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'Red Sun' Organic Shallots (Spring planting), 20-45mm

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'Red Sun' Organic Shallots (Spring planting), 20-45mm

Price From: €2.50

Availability: Out of stock

Sweet and tasty shallots.  Red sun are very reliable and give a high yield.  Certified organic. 20-45mm sets.  More details below
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Certified organic



'Red Sun' Organic Shallots (20-45mm)

Character: High yielding shallot with very uniform bulbs. Mild flavour, ideal for salads. One of the best red-skinned varieties, it produces bumper crops of crisp, white fleshed bulbs with a really good flavour for cooking, salads or pickling. Good storage variety.  Shallots are bulb-shaped, with copper, reddish, or gray skin. They look like a small, elongated onion, but have a milder flavour with a hint of garlic.
From the outside, a shallot looks a bit like a misshapen red onion, but once you peel it, you will see that instead of rings, it divides into cloves like garlic does. Small shallot bulbs will have two to three individual cloves and large shallots can have up to six cloves. Each clove is flat on one side and rounded on the other.

Planting: March / May Harvesting: August / September.

A member of the onion family, but formed more like garlic than onions. Shallots are valued for their mild onion flavor, and can be used in the same manner as onions. A shallot looks like a small, elongated onion with a copper, reddish, or gray skin. When peeled, shallots separate into into cloves like garlic.

The flavour of a shallot is much milder and sweeter than that of an onion, so if a recipe specifies shallots, substituting onions won't give the same results. Their lower water content means they need to be cooked more gently than onions.

There are about 35 shallots in a kilo.


  • Plants are undemanding and can be grown in any well-drained, fertile soil in a sunny position. They need a long growing period but can be interplanted with faster-growing crops.
  • Add up to two bucketfuls of  manure or garden compost before planting or rake in a moderate dressing of any general purpose fertiliser.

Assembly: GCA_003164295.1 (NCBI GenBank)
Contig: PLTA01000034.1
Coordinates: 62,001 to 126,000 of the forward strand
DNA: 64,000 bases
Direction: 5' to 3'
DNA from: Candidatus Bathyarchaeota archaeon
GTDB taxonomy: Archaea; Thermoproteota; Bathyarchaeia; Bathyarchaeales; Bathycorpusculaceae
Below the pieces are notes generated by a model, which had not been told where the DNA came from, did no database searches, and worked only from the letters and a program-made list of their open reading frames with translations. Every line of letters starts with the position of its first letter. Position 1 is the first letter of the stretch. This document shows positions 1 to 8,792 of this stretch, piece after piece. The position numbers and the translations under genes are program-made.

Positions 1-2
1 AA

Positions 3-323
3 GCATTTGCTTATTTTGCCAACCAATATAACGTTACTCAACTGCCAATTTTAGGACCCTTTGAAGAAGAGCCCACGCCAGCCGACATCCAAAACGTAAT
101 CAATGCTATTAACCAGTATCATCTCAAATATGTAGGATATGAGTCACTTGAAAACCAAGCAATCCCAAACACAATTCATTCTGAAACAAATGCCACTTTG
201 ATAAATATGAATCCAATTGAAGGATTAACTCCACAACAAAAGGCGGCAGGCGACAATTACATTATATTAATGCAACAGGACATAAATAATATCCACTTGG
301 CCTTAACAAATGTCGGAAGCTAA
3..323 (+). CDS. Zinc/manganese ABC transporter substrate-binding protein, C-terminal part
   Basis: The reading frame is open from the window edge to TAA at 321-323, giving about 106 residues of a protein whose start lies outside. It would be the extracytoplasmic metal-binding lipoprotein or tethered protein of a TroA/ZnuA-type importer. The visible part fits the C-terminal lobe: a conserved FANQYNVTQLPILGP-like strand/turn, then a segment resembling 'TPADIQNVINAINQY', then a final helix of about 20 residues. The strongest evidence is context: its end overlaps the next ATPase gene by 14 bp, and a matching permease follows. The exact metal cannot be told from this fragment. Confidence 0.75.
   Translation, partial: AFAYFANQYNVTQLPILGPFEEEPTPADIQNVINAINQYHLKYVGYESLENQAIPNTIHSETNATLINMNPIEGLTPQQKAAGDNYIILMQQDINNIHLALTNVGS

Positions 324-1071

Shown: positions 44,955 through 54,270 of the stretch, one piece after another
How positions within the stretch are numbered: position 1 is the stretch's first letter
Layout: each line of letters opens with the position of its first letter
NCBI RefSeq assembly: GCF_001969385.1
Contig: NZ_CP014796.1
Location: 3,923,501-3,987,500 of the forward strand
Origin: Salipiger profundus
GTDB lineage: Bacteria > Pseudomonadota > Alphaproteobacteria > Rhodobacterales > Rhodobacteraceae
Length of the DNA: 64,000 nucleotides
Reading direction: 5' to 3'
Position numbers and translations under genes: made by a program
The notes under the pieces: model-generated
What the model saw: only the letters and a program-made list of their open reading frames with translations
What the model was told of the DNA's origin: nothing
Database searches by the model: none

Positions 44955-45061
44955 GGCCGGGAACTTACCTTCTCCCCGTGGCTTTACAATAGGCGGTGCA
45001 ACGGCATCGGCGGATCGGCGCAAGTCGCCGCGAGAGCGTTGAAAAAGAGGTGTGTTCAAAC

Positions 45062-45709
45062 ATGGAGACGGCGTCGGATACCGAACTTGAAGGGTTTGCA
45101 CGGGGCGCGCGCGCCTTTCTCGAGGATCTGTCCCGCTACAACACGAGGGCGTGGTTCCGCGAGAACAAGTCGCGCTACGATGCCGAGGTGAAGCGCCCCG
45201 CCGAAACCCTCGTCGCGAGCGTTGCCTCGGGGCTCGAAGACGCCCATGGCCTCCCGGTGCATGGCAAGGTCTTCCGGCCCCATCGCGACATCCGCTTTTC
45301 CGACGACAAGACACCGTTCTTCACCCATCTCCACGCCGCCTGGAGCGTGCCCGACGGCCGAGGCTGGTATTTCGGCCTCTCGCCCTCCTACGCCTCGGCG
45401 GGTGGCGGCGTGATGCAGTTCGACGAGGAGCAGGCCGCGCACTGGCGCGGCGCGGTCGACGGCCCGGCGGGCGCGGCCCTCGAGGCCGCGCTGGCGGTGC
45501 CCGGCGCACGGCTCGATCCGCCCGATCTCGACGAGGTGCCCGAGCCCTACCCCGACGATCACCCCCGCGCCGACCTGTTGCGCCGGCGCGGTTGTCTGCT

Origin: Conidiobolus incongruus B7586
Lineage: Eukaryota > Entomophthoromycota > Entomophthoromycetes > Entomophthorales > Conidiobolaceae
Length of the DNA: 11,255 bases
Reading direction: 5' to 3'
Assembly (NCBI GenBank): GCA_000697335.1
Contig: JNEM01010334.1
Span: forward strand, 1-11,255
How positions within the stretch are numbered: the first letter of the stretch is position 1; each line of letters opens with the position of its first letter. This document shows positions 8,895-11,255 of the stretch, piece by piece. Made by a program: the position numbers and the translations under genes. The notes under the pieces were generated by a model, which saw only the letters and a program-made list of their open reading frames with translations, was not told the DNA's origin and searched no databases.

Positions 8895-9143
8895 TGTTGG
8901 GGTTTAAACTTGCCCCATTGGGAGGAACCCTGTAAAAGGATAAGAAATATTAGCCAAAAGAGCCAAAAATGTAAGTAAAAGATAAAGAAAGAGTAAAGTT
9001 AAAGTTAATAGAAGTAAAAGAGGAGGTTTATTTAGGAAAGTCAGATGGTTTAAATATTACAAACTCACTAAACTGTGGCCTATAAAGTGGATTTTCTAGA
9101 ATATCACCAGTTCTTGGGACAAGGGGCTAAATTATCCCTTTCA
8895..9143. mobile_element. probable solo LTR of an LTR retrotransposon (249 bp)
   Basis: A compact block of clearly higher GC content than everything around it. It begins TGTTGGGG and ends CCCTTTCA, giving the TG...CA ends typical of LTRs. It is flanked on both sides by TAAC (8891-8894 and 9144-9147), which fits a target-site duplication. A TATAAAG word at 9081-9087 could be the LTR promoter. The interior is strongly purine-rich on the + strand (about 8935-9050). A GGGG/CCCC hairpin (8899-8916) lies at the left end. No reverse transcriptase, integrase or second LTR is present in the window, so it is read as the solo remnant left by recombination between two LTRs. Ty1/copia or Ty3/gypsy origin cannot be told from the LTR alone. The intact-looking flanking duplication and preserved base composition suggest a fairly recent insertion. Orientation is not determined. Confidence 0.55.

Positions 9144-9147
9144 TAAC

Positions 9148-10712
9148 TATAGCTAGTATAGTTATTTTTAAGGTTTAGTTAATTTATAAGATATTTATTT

• Plant shallot sets 25cm apart in rows 45cm apart from February to end of March. Gently push them into soft, well-worked soil so that the tip is just showing and firm the soil around them.
  • Can be planted through black weed suppressing membrane to ease weed control and avoid the need to hoe.
  • Water if the weather is dry and remove any flower spikes as soon as they are seen.


  • Birds can be a problem lifting the sets; covering with net will prevent this.
  • Onion downy mildew – This is a fungal disease that damages foliage and bulbs, resulting in poor yields. It is a particular problem in damp conditions.
    • Remedy - Make sure there is plenty of light and air around plants by sowing or planting at correct spacing and by regular weeding. Avoid overhead watering if possible. Infected leaves can be removed. Spray plants with Herfomyc ( This is a biological crop care product for agriculture)  It stimulates and strengthens the plants and makes them less susceptible to pests and diseases.  It is effective against any fungus on herbaceous plants.  Also acts as a foliar feed so will strengthen the plant as well.  
  • Crop Rotation - to prevent lots of different soil diseases, rotate your vegetable families each season.


  • Shallots are ready to harvest when the foliage starts to turn yellow in July. Lift the bulb clusters with a hand fork, separate them and allow to dry. Shallots can be stored in trays or bags in a frost free place

Shallots have nothing to do with "The Lady of Shalott"  -  a ballad by the English poet Alfred, Lord Tennyson .  One of the poet's best-known works, its vivid medieval romanticism and symbolism inspired many painters, especially the Pre-Raphaelites and their followers.

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